Author: Kerry McElroy

Kerry McElroy

Kerry McElroy is a feminist film historian and doctoral candidate at Concordia University, Montreal. Her thesis, entitled Class Acts: A Socio-Cultural History of Women, Labour, and Migration in Hollywood, focuses on the actress as working class subject and includes fieldwork interviews she conducted with women in Hollywood across professions. Her latest publication is an upcoming book chapter focused on the actress as activist that examines Louise Brooks, Amber Tamblyn, and the Bill Cosby accusers. She holds master’s degrees from Columbia and Carnegie Mellon Universities.


Articles Written by Kerry McElroy:

“There Were No Laws Against It Then”

Kerry McElroy writes about Elizabeth Taylor, Hugh Hefner, and other icons of mid-century culture for this sixth series installment of Bette, Marilyn, and #MeToo: What Studio-Era Actresses Can Teach Us About Economics and Rebellion, Post-Weinstein. The 1950s was the era of the frustrated housewife and The Feminine Mystique in American life. By the early 1960s,… Read more »

“The Studio Doesn’t Own Me’’

Kerry McElroy writes about female resistance in the 1950s for this fifth series installment of Bette, Marilyn, and #MeToo: What Studio-Era Actresses Can Teach Us About Economics and Rebellion, Post-Weinstein. The previous article in this series focused on, among other things, the impact of prewar international affairs on female suspension practices, legal battles over actress… Read more »

“Scores of ‘Starlets’ Like Me… Fifty Bucks a Week’’

Kerry McElroy writes about female solidarity and court victory in this fourth series installment of Bette, Marilyn, and #MeToo: What Studio-Era Actresses Can Teach Us About Economics and Rebellion, Post-Weinstein. This article, focusing on women in Hollywood in the 1940s, covers both some familiar and novel ground. As in previous essays, it highlights some unlikely… Read more »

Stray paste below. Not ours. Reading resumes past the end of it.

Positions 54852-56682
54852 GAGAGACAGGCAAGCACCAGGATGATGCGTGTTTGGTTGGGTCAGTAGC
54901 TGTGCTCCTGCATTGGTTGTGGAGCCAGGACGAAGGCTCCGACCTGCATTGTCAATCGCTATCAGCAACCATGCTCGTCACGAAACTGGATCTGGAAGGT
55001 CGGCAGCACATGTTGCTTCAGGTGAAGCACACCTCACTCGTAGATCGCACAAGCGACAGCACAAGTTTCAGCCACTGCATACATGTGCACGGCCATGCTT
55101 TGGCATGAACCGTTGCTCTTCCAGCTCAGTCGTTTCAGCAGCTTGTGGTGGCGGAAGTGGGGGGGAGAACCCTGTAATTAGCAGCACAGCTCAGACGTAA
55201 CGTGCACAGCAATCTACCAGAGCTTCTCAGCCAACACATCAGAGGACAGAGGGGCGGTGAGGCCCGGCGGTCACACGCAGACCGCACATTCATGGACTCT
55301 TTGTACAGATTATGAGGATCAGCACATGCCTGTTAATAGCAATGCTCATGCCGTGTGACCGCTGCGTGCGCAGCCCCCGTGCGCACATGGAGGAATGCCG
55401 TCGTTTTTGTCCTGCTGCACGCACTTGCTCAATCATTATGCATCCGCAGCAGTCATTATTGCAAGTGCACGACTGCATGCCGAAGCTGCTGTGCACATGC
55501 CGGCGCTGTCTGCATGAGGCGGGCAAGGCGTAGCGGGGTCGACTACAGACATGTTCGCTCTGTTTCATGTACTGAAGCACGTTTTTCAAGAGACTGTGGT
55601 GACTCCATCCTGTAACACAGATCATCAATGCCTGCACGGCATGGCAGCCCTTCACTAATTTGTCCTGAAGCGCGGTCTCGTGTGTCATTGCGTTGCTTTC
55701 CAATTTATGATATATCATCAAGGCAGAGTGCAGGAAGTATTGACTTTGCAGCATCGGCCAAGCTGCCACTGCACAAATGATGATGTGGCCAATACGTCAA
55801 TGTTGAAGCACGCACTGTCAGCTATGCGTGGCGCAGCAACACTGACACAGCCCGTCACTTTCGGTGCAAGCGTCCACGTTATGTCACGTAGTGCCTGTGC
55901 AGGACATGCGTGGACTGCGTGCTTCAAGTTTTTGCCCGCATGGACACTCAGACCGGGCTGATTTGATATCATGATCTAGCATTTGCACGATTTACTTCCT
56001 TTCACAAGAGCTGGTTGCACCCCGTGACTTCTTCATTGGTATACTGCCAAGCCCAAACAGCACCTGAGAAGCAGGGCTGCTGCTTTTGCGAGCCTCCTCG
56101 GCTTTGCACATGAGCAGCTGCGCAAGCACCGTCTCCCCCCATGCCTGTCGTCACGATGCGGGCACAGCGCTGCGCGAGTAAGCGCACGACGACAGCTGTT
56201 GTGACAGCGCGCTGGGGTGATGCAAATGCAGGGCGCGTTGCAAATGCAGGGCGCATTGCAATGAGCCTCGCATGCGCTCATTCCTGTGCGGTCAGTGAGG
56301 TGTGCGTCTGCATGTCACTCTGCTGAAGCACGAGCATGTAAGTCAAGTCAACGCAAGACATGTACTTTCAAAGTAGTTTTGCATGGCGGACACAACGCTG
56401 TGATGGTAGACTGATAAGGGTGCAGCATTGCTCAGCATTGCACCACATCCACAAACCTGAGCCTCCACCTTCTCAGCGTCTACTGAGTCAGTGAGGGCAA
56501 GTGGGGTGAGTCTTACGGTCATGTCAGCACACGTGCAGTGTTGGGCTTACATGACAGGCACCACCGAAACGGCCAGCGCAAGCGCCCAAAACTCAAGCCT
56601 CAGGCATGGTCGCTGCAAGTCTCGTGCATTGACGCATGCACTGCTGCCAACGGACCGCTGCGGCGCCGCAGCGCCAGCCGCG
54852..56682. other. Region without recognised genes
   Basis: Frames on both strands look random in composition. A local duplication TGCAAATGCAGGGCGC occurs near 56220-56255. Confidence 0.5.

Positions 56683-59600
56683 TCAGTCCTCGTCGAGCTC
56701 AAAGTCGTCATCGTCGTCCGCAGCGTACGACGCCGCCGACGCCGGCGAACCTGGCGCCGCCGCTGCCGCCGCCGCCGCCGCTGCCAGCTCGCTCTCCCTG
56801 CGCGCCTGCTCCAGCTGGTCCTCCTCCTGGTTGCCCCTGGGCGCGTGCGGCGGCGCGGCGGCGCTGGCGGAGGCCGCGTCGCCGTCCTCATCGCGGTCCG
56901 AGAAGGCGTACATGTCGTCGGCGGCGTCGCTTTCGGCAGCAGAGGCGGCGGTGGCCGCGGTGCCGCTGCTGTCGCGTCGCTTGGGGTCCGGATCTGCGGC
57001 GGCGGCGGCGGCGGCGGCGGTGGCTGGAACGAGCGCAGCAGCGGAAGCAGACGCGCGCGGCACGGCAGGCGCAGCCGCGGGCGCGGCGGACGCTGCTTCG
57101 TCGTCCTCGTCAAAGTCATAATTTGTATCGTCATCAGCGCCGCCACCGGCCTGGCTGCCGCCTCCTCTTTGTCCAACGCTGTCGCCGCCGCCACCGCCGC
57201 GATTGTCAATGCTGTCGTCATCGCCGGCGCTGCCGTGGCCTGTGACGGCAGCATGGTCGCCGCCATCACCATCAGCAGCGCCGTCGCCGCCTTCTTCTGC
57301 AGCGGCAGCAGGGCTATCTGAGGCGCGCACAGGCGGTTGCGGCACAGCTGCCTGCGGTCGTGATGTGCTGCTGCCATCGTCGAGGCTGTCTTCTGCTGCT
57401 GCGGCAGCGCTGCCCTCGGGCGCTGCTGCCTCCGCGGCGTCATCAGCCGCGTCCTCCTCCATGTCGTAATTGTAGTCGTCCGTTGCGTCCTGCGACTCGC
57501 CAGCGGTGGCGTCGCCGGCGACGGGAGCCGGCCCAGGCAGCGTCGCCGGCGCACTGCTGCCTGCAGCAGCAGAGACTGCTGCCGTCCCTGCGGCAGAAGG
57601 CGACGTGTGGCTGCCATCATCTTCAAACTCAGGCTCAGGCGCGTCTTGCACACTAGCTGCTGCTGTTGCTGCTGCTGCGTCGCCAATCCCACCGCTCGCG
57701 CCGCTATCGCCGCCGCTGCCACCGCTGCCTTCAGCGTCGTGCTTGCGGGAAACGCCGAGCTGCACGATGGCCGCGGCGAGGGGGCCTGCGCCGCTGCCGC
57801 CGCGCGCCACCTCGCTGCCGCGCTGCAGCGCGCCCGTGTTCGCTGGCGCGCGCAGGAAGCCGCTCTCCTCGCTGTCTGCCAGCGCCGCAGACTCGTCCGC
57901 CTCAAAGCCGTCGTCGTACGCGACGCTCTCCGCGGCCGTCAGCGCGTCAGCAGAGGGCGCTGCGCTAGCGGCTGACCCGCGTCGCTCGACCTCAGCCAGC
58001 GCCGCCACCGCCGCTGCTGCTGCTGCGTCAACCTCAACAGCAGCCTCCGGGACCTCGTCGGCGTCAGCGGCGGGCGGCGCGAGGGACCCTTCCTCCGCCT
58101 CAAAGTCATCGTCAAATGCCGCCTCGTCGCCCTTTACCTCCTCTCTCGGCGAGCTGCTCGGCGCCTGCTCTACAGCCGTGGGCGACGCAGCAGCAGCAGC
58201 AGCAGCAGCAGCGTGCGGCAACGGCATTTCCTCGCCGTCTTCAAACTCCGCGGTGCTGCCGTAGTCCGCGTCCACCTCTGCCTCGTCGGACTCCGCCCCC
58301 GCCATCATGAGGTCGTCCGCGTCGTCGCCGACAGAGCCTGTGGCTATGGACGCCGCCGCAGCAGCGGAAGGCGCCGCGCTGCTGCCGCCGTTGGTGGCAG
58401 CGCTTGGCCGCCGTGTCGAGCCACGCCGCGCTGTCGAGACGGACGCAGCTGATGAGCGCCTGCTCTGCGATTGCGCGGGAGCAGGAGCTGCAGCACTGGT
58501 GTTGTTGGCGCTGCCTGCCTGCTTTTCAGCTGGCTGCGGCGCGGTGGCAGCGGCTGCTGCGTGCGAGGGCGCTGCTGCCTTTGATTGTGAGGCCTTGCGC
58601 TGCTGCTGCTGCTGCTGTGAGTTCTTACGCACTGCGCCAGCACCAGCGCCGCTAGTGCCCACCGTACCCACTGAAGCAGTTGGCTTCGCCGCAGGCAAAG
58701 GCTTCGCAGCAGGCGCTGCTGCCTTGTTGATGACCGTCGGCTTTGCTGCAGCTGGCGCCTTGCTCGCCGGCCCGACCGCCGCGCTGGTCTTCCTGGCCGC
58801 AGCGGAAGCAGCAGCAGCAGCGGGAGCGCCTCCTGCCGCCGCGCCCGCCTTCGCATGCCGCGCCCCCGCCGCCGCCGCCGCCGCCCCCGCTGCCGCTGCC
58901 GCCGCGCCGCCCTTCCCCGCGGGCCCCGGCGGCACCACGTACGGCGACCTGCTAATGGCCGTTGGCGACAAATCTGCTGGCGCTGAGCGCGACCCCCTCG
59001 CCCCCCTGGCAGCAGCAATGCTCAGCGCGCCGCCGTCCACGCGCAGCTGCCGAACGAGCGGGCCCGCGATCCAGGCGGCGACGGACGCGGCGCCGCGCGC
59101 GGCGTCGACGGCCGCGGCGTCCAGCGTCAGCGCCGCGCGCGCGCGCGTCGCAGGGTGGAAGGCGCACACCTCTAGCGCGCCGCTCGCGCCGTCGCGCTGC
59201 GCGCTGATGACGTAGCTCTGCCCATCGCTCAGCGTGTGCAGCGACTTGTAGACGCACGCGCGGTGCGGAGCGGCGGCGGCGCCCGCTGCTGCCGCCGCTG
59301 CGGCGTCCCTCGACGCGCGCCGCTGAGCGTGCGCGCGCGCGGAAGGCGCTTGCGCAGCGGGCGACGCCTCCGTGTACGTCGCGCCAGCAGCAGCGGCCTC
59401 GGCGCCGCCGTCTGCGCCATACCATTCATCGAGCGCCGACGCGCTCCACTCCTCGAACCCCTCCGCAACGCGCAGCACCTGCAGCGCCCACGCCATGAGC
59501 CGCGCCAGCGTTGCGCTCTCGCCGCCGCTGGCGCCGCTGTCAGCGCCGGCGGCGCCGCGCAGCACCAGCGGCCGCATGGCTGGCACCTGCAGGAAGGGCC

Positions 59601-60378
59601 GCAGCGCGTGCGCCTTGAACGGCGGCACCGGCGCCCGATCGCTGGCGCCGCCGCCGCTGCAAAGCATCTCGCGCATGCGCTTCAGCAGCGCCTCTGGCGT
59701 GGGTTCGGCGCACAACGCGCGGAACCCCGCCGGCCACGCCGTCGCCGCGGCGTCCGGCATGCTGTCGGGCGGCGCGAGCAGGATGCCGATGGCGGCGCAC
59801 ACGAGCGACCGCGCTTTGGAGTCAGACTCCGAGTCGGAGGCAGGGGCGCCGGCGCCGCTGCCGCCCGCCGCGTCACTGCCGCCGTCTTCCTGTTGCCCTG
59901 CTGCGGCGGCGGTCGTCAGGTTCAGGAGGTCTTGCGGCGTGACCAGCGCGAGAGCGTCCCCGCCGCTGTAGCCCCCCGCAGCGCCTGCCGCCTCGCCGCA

“This Is the Action of a Very Naughty Young Lady”

Kerry McElroy writes about pioneering women, including Mae West and Bette Davis, in this third series installment of Bette, Marilyn, and #MeToo: What Studio-Era Actresses Can Teach Us About Economics and Rebellion, Post-Weinstein. In the previous two essays, we have looked at how everything from migratory patterns to rape trials impacted women’s economic status in… Read more »

“The Profession is Crowded Now”

Kerry McElroy’s second series installment of Bette, Marilyn, and #MeToo: What Studio-Era Actresses Can Teach Us About Economics and Rebellion, Post-Weinstein At a moment in which the structural inequalities and exploitative power relations of Hollywood are being laid bare on a daily basis, it is more important than ever to trace exactly how economics led… Read more »

Hollywood Was a Matriarchy

Kerry McElroy writes about Female Resistance at the Film Industry’s Dawn in this first series installment of Bette, Marilyn, and #MeToo: What Studio-Era Actresses Can Teach Us About Economics and Rebellion, Post-Weinstein We are almost at the year anniversary of the first #MeToo reverberations in Hollywood. All of us, from creative professionals in film industries… Read more »

New Series: Bette, Marilyn, and #MeToo

It’s the summer of 2018, and the initial Weinstein scandal has evolved from shock and rage to a moment of true possibility for lasting change. “Time’s Up” and other women-driven initiatives appear promising and liberating.  Yet underlying the reality of entrenched sexual assault and harassment (the focus of much current public scrutiny) is a question… Read more »